Accessible, collaborative and scalable – Microsoft 365 is the manifestation of everything Cloud working is supposed to be.
Except for when it goes down.
On those dark days – IT teams spend vast portions of their day fielding helpdesk calls and sweating in the trenches.
Microsoft 365 cycle of grief
Some have compared it to the five stages of the grief cycle:
- Denial (oh no, it can’t have just gone down)
- Anger (it ****** has just gone down)
- Bargaining (please, please, come back up)
- Depression (why me?)
- Acceptance (Nothing I can do but wait)
There is a serious business impact of unplanned collapses in Microsoft 365 availability, which according to Gartner is as much as $5,600 per minute – or a staggering $300,000 per year. It’s not only the direct financial cost from downtime, IDC estimates that 60% of all business data is exclusively stored on email so when it goes offline – productivity takes a sharp whack.
In the real world, not only does this mean difficulty accessing email for everyday things like PowerPoint presentations, Word docs and other vital unstructured information, but it can also hamper a company when trying to respond to time-sensitive requests such as sales enquiries or even regulatory and audit requests.
If a Microsoft 365 outage is widespread enough, tools like Teams, Skype for Business and OneDrive can also get knocked offline. In addition, for those who have outsourced Active Directory, authentication can take a hit, causing users and admins to lose access to services, systems and apps regardless of where they’re hosted.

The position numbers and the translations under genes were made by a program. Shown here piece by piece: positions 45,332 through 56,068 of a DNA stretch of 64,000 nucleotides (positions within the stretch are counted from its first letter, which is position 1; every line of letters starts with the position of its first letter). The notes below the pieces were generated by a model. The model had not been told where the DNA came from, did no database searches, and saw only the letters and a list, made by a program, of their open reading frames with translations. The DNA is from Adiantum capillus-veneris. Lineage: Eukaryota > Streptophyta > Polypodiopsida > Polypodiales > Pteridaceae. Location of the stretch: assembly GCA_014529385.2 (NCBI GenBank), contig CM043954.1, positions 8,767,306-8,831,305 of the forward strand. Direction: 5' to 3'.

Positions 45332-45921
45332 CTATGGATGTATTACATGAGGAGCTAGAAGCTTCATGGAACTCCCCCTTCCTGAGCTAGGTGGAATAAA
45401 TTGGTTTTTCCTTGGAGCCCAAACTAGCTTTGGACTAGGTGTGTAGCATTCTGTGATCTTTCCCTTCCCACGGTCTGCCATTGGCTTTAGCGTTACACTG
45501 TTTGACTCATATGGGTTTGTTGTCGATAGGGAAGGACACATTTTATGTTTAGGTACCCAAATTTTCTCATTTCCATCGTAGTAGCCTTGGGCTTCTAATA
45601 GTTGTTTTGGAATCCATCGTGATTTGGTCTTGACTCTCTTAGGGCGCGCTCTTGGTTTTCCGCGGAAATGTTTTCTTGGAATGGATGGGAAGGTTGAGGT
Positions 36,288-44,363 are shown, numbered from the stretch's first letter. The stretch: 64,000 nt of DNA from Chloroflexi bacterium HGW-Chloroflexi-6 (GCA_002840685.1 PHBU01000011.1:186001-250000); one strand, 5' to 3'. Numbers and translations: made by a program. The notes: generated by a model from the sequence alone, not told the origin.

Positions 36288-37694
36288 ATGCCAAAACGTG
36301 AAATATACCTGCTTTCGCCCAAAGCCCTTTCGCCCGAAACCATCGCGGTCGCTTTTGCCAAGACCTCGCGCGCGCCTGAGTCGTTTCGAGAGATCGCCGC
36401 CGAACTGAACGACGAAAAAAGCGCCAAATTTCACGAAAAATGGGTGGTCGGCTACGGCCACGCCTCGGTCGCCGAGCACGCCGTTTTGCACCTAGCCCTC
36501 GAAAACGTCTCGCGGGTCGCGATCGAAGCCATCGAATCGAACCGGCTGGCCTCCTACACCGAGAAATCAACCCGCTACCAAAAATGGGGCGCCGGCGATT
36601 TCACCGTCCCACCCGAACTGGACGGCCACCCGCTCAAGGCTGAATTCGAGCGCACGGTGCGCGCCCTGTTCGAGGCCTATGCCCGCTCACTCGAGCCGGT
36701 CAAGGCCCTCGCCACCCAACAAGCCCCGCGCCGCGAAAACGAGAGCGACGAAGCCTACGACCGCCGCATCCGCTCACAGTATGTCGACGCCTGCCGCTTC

For companies, ultimately this equates to missed deadlines and unhappy customers and potential business. In today’s challenging environment, it ultimately leads directly to lost valuable revenue.
Knowing the widespread pain that such outages cause, Microsoft has tied itself to a 99.9% uptime SLA. While this sounds confident, this equates to 8 hours and 45 minutes ‘allowed’ downtime per year.
Do we have to be at the mercy of Microsoft 365 downtime?
Whilst Microsoft 365 is deeply ingrained in the way many companies now work, it’s unexpected and sudden disappearance doesn’t necessarily mean the end to productive working.
The key component to protect productivity is keeping email accessible. It is the lifeblood of many businesses, so providing users with emergency access to mail traffic, isolated from Microsoft infrastructure, can be a vital lifeline.
Such emergency email solutions provide a webmail style interface in the browser with access to inbox and sent items that can be used in unexpected situations, such as an outage of the primary email service provider. Users are able to read and respond to new messages even whilst Exchange Online, is offline.
For those who have to meet strict regulatory requirements or who are subject to audits, Email Archiving is available alongside the Emergency Inbox. Whilst the Emergency Inbox typically stores 30 days history of inbox and sent items, an Email Archive provides access to all historic email – with the ability to quickly search for messages.
A tamper-proof archive is important as it will provide redundancy should the organisation have to meet compliance demands. This is critical to companies in sectors such as finance, healthcare, legal and Government.
Email archive data should be protected with messages indexed, compressed and encrypted on separate infrastructure. Access to this data should ideally also be protected, and audited, with single sign on directly from the mail client – typically Outlook – for ease of use.
In the unplannable event that Microsoft 365 is down, having a fall back will protect against the unexpected and protect IT and security teams from having to traverse the cycle of grief that can turn a bad day into one that has an impact on the business as a whole.
More information on planning for such crises can be found at our How to Secure Microsoft hub.
Defence365 Vlog: How to mitigate the risk of an Microsoft 365 outage